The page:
“This courageous decision came as part of the political efforts by Saudi Arabia, coalition countries, and the international community to achieve security, stability, and peace in Yemen,” says a senior Saudi official, who confirmed close cooperation with the U.S. prior to launching the cease-fire offer.

Khaled Abdullah/Reuters
People carry foodstuffs they received from the local charity Mona Relief at a camp for displaced people on the outskirts of Sanaa, Yemen, March 1, 2021.

“The Saudi initiative underlines the kingdom’s seriousness in ending the crisis,” the official says. “We hope the Houthis will respond by sitting at the negotiation table with the Yemeni government and parties to arrive at a political settlement.”

To prove its good faith, the Saudi-led coalition allowed four oil tankers to dock at the Houthi-controlled Hodeidah port – providing fuel needed to distribute food and medicine across the country.

The Saudi intervention

Pressure from the Biden administration, including the suspension of arms sales, was a motivator. But the agreement was no easy concession for Saudi Arabia.

Saudi Arabia launched its costly military intervention in 2015 to support the Yemeni interim government after the Houthis forced it out from Sanaa. Riyadh feared the Houthis becoming a permanent Iranian proxy on its borders staging constant attacks on Saudi soil.

Six years later, the Houthi movement has become more powerful and gained more territory, while becoming more reliant on Iran.

Reportedly bolstered by Iranian arms shipments and technology transfers, the Houthis have gone from targeting Saudi border regions to regularly striking critical oil infrastructure and airports in the heart of the kingdom, even hitting residential areas in Riyadh.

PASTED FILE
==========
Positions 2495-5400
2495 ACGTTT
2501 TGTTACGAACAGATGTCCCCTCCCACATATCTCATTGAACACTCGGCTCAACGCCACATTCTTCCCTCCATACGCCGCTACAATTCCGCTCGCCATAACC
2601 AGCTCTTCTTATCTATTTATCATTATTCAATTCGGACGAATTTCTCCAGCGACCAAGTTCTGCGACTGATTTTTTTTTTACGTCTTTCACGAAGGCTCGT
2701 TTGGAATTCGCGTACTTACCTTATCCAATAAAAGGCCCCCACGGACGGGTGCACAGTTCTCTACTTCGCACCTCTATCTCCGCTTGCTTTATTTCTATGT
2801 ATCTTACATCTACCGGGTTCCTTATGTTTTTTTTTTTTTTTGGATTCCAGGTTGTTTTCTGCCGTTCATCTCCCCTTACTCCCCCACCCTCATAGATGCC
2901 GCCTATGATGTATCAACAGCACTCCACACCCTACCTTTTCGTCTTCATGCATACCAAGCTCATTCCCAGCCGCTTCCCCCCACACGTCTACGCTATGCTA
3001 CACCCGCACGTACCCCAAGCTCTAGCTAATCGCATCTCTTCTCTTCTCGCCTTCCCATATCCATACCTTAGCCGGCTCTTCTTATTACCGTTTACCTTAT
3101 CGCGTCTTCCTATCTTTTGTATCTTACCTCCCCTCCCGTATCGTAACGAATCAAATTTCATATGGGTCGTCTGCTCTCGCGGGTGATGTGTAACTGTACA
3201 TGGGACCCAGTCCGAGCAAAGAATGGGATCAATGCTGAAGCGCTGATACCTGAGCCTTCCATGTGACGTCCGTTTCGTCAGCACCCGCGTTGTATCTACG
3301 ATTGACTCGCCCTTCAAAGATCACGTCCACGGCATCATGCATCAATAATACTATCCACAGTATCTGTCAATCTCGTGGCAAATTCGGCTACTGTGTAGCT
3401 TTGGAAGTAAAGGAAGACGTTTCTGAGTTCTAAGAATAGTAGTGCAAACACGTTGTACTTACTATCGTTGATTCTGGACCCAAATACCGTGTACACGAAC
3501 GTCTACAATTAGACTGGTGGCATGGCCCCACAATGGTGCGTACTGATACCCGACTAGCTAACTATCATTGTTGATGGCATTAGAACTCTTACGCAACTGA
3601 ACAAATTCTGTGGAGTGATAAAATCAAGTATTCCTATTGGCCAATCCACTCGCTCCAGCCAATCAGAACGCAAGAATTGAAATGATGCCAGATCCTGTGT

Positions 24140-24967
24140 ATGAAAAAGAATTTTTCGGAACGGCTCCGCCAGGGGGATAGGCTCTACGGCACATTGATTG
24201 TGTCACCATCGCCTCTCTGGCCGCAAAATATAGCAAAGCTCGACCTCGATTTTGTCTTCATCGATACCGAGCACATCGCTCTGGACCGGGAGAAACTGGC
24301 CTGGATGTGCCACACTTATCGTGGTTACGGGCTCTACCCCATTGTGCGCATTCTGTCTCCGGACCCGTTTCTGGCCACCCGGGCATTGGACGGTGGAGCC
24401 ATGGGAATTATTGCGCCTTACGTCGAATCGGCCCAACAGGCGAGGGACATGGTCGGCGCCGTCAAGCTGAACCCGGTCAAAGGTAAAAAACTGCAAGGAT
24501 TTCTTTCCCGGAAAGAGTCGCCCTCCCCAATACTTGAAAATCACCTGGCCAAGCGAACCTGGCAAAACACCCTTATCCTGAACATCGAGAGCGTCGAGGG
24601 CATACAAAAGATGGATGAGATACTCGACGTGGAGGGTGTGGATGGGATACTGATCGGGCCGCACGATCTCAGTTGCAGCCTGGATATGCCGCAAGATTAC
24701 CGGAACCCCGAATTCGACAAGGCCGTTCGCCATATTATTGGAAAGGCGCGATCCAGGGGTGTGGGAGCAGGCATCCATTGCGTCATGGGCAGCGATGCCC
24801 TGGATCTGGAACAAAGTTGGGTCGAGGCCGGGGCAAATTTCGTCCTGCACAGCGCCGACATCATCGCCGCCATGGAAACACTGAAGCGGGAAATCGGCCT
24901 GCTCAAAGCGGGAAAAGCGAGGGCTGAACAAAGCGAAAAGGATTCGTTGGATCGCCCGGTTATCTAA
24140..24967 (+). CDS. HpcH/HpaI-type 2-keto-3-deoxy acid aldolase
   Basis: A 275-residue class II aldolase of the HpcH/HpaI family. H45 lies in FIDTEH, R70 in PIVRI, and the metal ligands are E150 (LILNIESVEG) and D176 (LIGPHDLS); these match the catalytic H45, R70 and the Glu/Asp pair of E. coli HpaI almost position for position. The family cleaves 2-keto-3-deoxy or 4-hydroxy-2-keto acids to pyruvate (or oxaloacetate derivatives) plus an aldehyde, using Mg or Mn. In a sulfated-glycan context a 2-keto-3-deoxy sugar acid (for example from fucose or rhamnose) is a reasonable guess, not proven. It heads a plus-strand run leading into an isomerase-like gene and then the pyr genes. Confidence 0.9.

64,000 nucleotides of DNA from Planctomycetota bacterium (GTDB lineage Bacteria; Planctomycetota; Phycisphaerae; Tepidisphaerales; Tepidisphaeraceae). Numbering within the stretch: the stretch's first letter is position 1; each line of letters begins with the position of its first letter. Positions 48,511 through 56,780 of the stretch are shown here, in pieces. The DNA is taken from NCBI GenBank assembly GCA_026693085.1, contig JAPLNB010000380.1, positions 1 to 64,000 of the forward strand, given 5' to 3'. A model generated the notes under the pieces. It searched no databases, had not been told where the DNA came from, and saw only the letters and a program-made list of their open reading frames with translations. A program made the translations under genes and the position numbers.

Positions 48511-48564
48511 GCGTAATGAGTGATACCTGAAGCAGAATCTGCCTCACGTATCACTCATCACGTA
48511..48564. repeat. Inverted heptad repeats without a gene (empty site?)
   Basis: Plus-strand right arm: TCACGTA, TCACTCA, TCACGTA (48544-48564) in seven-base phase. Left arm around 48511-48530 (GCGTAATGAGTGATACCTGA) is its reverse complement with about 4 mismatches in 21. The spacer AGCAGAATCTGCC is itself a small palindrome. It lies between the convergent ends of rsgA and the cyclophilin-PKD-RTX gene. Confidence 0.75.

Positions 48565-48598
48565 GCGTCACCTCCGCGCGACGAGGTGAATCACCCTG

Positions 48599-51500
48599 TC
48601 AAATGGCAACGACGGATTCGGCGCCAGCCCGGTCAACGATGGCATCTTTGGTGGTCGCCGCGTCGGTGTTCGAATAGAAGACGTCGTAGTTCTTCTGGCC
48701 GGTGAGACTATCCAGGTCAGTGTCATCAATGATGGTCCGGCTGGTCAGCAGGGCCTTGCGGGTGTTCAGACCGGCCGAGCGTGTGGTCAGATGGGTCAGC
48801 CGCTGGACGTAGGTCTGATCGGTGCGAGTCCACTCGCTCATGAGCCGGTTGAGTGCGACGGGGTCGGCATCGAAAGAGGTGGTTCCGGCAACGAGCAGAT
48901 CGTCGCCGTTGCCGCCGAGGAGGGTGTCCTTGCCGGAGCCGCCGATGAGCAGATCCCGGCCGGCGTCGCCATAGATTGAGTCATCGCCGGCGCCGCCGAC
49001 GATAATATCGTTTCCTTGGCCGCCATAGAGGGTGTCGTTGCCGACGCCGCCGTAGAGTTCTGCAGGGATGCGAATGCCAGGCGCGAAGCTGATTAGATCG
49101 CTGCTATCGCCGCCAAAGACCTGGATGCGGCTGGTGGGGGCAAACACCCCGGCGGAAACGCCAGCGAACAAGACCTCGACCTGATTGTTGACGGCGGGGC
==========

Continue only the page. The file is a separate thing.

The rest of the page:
Hours after the Saudi cease-fire offer, the Houthis struck the airport in Abha, in southern Saudi Arabia, with a drone. Three days later, the movement launched ballistic missiles and drones into Saudi oil facilities and military bases across the kingdom.

Those attacks notwithstanding, by offering concessions and the cease-fire, observers say Saudi Arabia secured two things it badly needed: an exit from a costly conflict, and a partial rehabilitation of its image.

After years of being broadly seen as the aggressor in Yemen, Saudi Arabia can claim to be a peace broker acting in good faith. By offering concessions, it placed the ball in the Houthis’ court.

The move prompted praise in Washington and the West, a marked change from when candidate Joe Biden described Saudi Arabia as a “pariah state” last year.

Shifting narrative

Diplomats working on the Yemen file agree that Saudi Arabia’s shift, along with renewed U.S. involvement, may encourage other actors in the complex conflict to narrow the gaps in their positions to reach an elusive cease-fire agreement.

“We are hopeful this momentum, together with all the mediation work undertaken in the last year, will propel us towards an agreement that paves the way for alleviating the suffering of Yemenis and putting Yemen back on a path towards sustainable peace,” says the U.N. envoy, Mr. Griffiths, in an interview.

In the meantime, the U.S. has been ramping up pressure on the Houthis, who for the first time in the conflict are losing control of a narrative depicting themselves as defenders of Yemeni sovereignty against a foreign aggressor.

In an interview, a State Department spokesperson says the U.S. welcomes the Saudi and Yemen governments’ “commitment to a cease-fire and political process in Yemen under the U.N. framework,” while reprimanding the Houthis.

Khaled Abdullah/Reuters